Project Based Learning (PBL) is an effective instructional strategy for capturing students’ imaginations and helping them become truly involved in their own learning. I’m particularly excited about the level of student engagement and ownership that can be generated when students are involved in relevant and meaningful projects. Documenting students in action reminds me just how effective well-implemented PBL can be. There are many wonderful examples of how teachers at Harlan Elementary are using this strategy in their classrooms. A few are showcased below.
Ten lessons I’ve learned about PBL from the incredible experts at Harlan:
1) Student choice helps generate interest, excitement, and engagement.
2) Scaffolding projects with effective instruction in scientific exploration and research is key to student success.
3) Modeling, support, and guidance during the research process helps students stay on track and allows for a smooth release of responsibility within any given year and across grade levels.
4) Partnerships enhance instruction. Ask your media specialist how he/she can help kids learn about key word searching and using databases.
5) Stretching across the curriculum can make for rich projects and the development of connected skills.
6) Finding ways to help students figure out how their projects can be relevant and impactful in and outside of makes learning real.
7) Enlist other teachers, administrators, and parents to provide an authentic audience for your students.
8) Capping off a project with a fun, social, showcase event can help motivate your group to focus on quality.
9) Celebrate the progress and outcomes. Highlighting parts of the process as important landmarks can help students understand the their value.
10) Authentic enthusiasm is contagious. When teachers are excited and involved, student learning is enhanced!
A Few Examples:
Karen Abels introduced a Michigan project by allowing her 3rd graders to choose their course of study. Incorporating student choice helped generate interest and excitement. Mrs. Abels gave her students some suggestions as to what might be important to study about their great state, she supported them in researching the topics, and she guided them in a collaborative effort to narrow those topics down. After some initial learning (both of content and research skills) the group chose to move forward with “invasive species” as their focus. It’s important to point out that Mrs. Abels enlisted the help of Mrs. Stayer, the incredible Harlan Media Specialist, to co-teach throughout the project. Critical partnerships can be extremely effective!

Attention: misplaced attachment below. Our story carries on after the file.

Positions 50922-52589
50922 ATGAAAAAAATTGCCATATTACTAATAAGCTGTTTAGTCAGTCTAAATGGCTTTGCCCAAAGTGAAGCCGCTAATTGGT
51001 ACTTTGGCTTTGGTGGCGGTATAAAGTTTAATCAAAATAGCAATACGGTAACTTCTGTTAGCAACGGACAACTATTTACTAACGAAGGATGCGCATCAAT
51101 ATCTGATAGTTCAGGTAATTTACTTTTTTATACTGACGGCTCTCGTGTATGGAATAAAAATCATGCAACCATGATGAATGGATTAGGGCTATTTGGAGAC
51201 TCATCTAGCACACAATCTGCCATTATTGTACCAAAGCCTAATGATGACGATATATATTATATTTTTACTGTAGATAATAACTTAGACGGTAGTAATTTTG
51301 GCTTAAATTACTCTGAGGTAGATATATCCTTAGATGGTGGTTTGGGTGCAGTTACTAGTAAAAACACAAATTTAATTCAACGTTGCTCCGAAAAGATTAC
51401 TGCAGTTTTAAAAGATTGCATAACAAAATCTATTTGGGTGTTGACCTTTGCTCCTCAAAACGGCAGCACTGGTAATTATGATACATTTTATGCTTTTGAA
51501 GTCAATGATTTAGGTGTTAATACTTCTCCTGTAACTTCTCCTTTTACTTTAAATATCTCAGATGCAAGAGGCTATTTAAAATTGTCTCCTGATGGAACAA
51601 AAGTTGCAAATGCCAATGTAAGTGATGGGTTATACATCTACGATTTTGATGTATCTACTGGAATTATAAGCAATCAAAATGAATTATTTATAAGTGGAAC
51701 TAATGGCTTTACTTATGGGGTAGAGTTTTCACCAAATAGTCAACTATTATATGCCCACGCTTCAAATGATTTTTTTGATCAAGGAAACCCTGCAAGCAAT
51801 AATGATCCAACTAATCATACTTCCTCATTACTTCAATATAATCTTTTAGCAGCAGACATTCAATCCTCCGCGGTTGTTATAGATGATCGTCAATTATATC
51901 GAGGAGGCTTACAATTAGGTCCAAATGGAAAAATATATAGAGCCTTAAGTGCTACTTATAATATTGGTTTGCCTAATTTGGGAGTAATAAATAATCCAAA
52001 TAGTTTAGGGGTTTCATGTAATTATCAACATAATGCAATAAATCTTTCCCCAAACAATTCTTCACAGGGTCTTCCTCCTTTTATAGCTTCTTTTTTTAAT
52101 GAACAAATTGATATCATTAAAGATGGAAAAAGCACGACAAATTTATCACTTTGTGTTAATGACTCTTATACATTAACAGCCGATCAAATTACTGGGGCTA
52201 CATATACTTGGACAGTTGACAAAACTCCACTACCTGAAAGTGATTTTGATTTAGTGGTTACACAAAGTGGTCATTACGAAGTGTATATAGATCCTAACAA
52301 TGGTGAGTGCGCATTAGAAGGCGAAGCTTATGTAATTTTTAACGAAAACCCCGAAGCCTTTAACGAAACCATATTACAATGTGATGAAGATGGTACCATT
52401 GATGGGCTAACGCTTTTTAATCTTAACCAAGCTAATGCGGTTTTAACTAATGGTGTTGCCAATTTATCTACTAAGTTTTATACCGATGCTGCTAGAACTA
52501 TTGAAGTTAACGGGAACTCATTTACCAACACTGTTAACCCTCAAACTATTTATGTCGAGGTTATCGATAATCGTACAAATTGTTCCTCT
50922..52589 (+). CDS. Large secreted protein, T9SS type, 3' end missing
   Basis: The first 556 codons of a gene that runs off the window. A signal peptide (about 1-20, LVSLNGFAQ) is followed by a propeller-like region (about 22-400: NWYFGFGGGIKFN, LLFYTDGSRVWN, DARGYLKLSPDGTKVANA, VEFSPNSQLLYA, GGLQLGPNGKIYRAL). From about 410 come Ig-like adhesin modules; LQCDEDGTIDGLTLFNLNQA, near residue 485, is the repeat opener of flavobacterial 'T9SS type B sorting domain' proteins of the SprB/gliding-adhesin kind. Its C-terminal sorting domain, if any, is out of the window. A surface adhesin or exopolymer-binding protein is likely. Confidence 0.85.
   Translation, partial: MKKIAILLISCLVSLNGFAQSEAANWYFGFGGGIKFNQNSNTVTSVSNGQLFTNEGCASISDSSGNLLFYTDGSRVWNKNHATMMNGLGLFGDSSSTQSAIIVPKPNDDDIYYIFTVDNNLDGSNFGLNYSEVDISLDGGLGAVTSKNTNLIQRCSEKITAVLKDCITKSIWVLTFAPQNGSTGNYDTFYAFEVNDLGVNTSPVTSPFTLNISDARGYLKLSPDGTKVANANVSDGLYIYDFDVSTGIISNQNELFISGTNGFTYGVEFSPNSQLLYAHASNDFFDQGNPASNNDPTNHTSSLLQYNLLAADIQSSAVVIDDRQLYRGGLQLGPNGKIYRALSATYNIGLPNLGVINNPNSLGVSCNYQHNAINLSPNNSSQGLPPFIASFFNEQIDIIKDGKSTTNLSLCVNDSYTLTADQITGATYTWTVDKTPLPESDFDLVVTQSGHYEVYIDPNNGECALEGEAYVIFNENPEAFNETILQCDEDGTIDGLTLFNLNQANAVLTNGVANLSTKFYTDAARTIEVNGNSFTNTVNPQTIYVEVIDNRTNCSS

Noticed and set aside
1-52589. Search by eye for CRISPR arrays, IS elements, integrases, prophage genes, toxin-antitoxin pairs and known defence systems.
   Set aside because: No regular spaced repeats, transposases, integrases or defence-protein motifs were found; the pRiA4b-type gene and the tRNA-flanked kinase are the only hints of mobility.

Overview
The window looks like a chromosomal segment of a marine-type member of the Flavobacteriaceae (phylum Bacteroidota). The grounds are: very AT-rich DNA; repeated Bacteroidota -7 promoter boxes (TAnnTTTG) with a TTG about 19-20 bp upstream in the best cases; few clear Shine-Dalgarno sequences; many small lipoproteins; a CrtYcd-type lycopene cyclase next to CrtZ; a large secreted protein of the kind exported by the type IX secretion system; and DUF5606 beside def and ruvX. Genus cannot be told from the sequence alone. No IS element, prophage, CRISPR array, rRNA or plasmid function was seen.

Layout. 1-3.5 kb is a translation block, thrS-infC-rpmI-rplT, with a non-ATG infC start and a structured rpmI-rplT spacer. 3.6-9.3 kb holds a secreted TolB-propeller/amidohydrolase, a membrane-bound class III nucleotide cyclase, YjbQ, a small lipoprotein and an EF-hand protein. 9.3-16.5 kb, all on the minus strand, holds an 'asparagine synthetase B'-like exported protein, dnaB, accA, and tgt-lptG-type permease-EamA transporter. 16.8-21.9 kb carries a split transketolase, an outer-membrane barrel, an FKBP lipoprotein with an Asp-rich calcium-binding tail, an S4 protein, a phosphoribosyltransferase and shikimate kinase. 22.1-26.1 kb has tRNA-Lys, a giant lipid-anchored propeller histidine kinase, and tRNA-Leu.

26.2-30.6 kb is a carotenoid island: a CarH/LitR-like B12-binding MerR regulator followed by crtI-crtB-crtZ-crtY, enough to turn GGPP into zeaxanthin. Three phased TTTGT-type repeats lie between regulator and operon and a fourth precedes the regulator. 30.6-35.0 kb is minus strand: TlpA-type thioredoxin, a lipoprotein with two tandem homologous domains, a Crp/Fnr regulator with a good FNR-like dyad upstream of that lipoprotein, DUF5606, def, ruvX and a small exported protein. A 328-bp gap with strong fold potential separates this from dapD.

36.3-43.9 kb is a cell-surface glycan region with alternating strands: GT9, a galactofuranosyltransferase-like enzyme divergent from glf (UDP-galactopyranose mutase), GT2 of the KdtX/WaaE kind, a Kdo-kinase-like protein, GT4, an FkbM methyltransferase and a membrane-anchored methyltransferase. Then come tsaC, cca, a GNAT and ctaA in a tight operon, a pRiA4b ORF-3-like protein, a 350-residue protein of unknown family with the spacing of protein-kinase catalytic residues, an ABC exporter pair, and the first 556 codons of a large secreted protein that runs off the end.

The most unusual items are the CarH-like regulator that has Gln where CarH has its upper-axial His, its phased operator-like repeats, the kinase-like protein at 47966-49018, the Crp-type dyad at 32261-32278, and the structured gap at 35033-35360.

Candi Gorski put together an incredible cross curricular project for her 1st graders that got them thinking about ways in which they can be impactful in their community. Mrs. Gorski read an amazing true story about a boy in Africa who designed and built a windmill to help his village generate much needed energy, eventually leading to cleaner water and other key resources that improved lives and inspired others with hope. After sharing the story she facilitated critical processing, helping her students make connections to their own lives. The students were charged with designing contraptions that could help keep people stay safe during in extreme weather conditions. These 1st graders were given a license to be creative in exploring the finer points of their science study while considering social studies concepts and using important reading and writing skills. Mrs. Gorski did an incredible joy implementing this cross-curricular model of learning. They were invited to be innovative and suspend disbelief, effectively giving them the sense that they are able to make a difference through research, understanding, creativity, and action.
Karen Hasler engaged her 5th graders in a design project that had them working with faculty members as architectural clients. The students used their math skills along with drafting technology to design homes for their clients. Mrs. Hasler organized a design expo to culminate the project, effectively extending an authentic audience for her group. Parent and teachers gathered in the media center to see the designs and speak with young architects. I was amazed with the enthusiasm that the students presented their work with. Not only were they proud of the outcomes, they were also excited to go into detail about the process. Students, dressed to the nines, stood by their finished designs posing for pictures and pictures and answering questions.
Each of the above projects is similar in that the students involved were actively engaged and excited about the work they were doing. From 1st graders to 5th graders, they were collaborating with one another, being creative, thinking critically about their work, and being concerned about the outcomes that they were working toward. There are many other incredible PBL efforts happening at Harlan and around the district. Whether you’re working to plan for the final month of this year or preparing for the fall, get in touch with a colleague who you know has an interest in PBL, put your heads together, and make some plans. Let me know if I can help!